Sunday, December 12, 2010
Yesterday, I rode Hardiboi over to Scottsdale to attend the dedication of the Paolo Soleri bridge. I took several photographs, but only one of the striking, primary pylons:
Nuts! It's the old thumb-in-the-lens trick!
As luck would have it, another Arizona bike rider (and a better photographer than me), John Romeo Alpha, was also there for the dedication and put up a spectacular post about it in his blog: Soleri Bridge Dedication in Scottsdale. In addition to the great photos and videos, JRA did a terrific job of outlining Soleri's philosophy.
JRA's blog, One Speed: Go!, is one of my favorite places on the web for an even more important reason than either his marvelous photos or his excellent writing. The way he approaches the Argument-for-Bicycling is much more effective than mine. I tend to skewer the bicycling opponents with facts and logic, and while this works great for winning the argument it isn't very good for convincing those non-riders who are on the fence about whether we should spend tax money on bicycling infrastructure.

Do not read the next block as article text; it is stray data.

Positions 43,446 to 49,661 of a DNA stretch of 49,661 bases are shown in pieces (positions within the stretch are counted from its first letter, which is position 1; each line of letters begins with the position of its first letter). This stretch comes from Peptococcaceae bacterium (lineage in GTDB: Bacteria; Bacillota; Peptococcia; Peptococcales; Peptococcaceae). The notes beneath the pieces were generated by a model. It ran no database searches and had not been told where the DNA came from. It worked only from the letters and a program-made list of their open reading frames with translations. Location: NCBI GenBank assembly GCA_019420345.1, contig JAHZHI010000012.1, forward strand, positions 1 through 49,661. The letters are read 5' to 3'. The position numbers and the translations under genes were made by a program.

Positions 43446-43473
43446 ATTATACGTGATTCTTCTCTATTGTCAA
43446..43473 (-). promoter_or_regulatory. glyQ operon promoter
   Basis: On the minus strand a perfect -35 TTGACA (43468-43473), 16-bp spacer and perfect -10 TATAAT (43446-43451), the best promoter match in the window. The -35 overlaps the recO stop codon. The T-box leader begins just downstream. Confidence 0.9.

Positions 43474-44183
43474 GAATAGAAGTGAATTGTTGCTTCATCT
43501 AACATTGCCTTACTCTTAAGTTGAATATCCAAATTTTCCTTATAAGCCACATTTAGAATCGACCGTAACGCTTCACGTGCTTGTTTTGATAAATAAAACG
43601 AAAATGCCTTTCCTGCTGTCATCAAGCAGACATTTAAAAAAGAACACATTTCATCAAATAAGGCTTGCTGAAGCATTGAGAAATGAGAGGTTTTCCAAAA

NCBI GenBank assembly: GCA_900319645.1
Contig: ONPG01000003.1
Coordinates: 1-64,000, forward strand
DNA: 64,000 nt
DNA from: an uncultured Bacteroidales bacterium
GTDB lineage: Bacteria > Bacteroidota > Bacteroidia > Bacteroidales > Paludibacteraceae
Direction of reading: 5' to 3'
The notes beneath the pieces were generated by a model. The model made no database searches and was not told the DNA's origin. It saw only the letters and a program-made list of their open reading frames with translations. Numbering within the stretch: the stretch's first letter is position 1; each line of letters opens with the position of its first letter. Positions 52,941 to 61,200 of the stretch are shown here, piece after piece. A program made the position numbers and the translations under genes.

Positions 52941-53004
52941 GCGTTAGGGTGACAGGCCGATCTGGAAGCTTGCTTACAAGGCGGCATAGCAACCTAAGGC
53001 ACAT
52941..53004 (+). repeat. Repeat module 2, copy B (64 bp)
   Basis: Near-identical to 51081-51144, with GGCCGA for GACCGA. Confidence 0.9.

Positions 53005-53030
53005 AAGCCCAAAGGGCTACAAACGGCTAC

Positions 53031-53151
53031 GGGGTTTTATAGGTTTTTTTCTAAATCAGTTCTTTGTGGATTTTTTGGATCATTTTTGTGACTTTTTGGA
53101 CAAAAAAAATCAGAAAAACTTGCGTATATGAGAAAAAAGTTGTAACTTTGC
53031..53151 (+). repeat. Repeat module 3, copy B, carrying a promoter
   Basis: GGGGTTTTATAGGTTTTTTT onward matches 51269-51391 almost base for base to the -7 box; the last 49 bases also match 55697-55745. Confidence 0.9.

JRA's style is typically one of gentle admonishment. If you come away from any of his on-line discussions about bicycling without believing we should devote much more money to bicycling infrastructure, well, you're a hard-hearted, illogical SOB who should be charged extra for every gallon of gasoline you buy!
Posted by BluesCat at 12:31 PM
Saturday, November 20, 2010
This morning, I was sitting outside one of my favorite haunts: Starbucks ...